I think this point is also important. Interesting article. Thanks.
But while we are striving to make this treatment more accessible to patients it is important to remind people of the potential dangers of attempting 'home brew' faecal microbiota transplant using faecal material from family members or friends.
"This procedure should only be performed under strict medical supervision with material from thoroughly screened donors."
personally I think it may go a long ways in restoring PH and gut homeostatis, if you were made ill by ingestion alone, it may even help with BBB leakage, ?? and brain responces due to that, I dont about BBB breakdown. however environmental exposures can affect through inhalation, ingestion and absorbtion/skin, in WDB exposures all 3 ways are factors and BBB breakdown can also be had by way of sinus/brain routes, lung/brain, so thats different so it may have limited effects. so worth a try I think, as far as getting it down, it's not like we aint been eating S### for a long time already if ya know what I mean !!
In 2008, Dr. Khoruts, a gastroenterologist at the University of Minnesota, took on a patient suffering from a vicious gut infection of Clostridium difficile. She was crippled by constant diarrhea, which had left her in a wheelchair wearing diapers.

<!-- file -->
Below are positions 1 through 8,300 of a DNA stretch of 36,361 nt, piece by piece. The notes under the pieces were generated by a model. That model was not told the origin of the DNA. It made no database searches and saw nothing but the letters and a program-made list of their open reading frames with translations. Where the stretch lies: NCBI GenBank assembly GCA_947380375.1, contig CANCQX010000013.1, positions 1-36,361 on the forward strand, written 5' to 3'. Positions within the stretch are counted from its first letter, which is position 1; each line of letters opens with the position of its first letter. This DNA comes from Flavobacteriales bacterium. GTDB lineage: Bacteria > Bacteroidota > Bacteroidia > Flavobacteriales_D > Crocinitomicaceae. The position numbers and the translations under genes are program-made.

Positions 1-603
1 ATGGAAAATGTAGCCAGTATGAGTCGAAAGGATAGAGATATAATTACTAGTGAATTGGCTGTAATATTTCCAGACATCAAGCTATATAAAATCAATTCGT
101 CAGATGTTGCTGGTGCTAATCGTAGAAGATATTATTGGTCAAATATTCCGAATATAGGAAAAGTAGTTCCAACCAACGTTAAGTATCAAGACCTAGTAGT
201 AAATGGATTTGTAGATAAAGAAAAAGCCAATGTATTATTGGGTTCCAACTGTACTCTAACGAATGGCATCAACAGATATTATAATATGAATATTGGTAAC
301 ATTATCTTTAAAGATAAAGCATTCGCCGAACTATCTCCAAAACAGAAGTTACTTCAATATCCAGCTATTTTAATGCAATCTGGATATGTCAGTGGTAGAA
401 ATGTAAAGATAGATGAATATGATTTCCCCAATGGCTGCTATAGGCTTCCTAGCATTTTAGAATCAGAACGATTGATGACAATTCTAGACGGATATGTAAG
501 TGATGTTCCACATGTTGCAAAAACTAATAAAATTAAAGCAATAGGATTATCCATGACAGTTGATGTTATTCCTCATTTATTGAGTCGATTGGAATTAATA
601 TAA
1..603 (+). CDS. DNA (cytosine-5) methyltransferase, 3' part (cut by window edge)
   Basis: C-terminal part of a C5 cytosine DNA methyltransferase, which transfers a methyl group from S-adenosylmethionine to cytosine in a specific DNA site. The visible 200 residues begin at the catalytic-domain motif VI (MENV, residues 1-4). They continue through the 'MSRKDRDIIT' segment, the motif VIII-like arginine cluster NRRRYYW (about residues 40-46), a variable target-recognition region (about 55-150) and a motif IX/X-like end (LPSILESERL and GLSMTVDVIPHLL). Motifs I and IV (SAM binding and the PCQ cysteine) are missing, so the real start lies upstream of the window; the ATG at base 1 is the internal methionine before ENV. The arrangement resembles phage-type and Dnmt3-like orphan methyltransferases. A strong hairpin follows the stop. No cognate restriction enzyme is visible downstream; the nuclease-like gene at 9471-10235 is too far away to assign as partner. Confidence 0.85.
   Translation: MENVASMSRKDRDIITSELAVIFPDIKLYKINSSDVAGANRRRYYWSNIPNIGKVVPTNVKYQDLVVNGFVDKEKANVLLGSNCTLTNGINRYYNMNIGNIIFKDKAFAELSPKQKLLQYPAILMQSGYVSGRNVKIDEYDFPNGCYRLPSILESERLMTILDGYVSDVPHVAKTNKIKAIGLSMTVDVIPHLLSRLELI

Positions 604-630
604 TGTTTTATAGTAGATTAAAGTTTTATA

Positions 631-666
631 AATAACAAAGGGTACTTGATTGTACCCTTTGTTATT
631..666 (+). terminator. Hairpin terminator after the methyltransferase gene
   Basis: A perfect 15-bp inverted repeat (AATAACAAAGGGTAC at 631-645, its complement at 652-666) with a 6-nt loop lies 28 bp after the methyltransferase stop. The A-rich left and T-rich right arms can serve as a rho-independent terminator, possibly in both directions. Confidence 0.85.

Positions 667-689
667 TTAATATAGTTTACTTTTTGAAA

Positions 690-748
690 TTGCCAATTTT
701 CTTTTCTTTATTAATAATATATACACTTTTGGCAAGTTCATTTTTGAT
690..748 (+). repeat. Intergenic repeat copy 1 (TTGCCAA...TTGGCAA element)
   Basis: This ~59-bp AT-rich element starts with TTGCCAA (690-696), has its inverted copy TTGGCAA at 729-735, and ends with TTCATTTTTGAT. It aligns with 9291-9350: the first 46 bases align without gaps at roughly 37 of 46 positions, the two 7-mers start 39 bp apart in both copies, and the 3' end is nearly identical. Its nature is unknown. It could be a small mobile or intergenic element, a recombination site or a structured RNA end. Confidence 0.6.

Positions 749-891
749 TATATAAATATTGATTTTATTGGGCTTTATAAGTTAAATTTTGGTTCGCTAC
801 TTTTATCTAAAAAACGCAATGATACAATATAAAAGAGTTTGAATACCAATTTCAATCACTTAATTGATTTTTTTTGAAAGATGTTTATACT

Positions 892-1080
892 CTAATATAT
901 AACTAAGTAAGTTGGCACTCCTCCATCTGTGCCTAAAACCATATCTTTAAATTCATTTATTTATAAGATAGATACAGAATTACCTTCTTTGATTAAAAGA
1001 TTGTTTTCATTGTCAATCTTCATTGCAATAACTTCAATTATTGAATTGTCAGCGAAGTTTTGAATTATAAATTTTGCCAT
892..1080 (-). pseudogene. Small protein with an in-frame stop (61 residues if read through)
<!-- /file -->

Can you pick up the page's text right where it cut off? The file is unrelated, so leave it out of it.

Dr. Khoruts decided his patient needed a transplant. But he didn’t give her a piece of someone else’s intestines, or a stomach, or any other organ. Instead, he gave her some of her husband’s bacteria.
In order to co-exist with our microbiome, our immune system has to be able to tolerate thousands of harmless species, while attacking pathogens. Scientists are finding that the microbiome itself guides the immune system to the proper balance.
One way the immune system fights pathogens is with inflammation. Too much inflammation can be harmful, so we have immune cells that produce inflammation-reducing signals. Last month, Sarkis Mazmanian and June L. Round at Caltech reported that mice reared without a microbiome can’t produce an inflammation-reducing molecule called IL-10.
The scientists then inoculated the mice with a single species of gut bacteria, known as Bacteroides fragilis. Once the bacteria began to breed in the guts of the mice, they produced a signal that was taken up by certain immune cells. In response to the signal, the cells developed the ability to produce IL-10.